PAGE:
Like what you've just read? Click here to subscribe to our blog!

This blog was written by Brittany Ignas, BS in Kinesiology, 200 Hour Yoga Alliance Certified, Stott Pilates Certified, and Fitness Coordinator. To find out more about the NIFS bloggers, click here.

Topics: goal setting running marathon training half marathon injuries pain mindfulness

Managing Athletic Injuries and Setbacks with Goal-Setting

GettyImages-672323222Having something come up that changes your routine or throws off your groove can be frustrating or disheartening because, let’s be honest, we all have things that we want to do. Looking at this from an athlete’s point of view is a little different than that of the general public.

Athletes have essentially three seasons all compressed into one, that being the pre-season, in-season, and off-season. In each of these seasons, an athlete has personal goals that they want to meet alongside the team goals. Some of the personal goals might be to hit a certain weight on a lift in the off-season, or to reach a certain statistic during the in-season. Reaching this personal goal is extremely self-rewarding and makes an athlete strive for more; but what happens when an athlete gets injured?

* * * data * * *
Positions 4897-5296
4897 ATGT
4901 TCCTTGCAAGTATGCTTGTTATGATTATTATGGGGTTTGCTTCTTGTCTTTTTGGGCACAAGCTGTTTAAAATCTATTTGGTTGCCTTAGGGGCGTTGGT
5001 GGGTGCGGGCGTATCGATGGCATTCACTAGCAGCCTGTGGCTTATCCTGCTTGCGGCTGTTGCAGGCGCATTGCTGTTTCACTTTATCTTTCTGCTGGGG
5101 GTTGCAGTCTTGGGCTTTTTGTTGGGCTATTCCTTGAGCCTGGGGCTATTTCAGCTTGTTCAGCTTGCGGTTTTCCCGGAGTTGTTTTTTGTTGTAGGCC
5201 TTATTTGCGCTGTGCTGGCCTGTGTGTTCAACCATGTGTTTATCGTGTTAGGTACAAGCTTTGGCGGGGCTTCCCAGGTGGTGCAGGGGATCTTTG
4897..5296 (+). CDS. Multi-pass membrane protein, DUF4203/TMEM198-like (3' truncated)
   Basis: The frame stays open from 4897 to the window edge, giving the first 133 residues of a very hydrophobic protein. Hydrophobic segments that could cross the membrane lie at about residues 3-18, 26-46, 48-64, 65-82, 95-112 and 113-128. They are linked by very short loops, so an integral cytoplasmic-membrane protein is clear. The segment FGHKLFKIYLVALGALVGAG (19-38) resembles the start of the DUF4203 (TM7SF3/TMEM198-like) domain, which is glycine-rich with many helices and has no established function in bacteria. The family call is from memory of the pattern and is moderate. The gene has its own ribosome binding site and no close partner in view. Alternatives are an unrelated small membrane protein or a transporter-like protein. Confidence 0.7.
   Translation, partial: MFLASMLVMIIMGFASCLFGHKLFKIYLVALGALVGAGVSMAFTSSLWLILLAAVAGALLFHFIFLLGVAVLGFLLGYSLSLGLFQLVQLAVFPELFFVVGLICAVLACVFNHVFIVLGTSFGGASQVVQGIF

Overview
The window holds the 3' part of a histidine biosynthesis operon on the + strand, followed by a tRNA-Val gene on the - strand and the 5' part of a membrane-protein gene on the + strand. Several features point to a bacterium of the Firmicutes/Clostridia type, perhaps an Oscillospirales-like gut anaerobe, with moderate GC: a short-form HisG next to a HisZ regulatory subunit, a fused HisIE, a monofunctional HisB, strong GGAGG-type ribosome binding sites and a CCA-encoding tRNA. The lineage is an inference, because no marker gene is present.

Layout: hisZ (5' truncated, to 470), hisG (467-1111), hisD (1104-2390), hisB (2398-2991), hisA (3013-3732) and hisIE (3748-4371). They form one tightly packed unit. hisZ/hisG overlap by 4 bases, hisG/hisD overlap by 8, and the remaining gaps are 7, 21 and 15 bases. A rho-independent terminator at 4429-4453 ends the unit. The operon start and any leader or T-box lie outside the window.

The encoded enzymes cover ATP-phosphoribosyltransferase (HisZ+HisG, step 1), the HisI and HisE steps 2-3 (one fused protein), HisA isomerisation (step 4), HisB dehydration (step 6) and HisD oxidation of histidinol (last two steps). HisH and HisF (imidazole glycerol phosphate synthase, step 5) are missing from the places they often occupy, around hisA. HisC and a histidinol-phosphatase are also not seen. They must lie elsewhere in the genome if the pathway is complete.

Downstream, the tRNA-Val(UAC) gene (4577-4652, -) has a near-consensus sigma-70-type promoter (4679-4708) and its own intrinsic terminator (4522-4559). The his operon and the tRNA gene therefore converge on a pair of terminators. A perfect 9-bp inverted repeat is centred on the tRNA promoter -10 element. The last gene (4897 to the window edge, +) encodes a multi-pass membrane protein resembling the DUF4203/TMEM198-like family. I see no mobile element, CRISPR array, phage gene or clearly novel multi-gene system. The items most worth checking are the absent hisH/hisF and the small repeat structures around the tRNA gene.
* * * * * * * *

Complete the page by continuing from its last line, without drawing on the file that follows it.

The Emotional Impact of Injury

Many things happen when an athlete gets injured, but the initial feeling will be some kind of negative emotion, such as disappointment, sadness, or for a more extreme case, depression. These are just a few examples that an athlete can experience on the initial realization of sustaining an injury. An athlete can feel these emotions because it is messing with the goals that they set prior to this injury, just like anyone who had something that didn’t go as planned.

Now that the injury has occurred, and most likely a negative emotion is setting in, there are steps that an athlete can take to help with the rehabilitation process. This process is something that I have some first-hand experience with because I suffered an injury that required me to have surgery and 2–3 months of rehab afterward. These steps are something that I found helpful to keep me on track and stay motivated toward my goals when I was healthy.

Set SMART Goals and Keep Talking to Your Team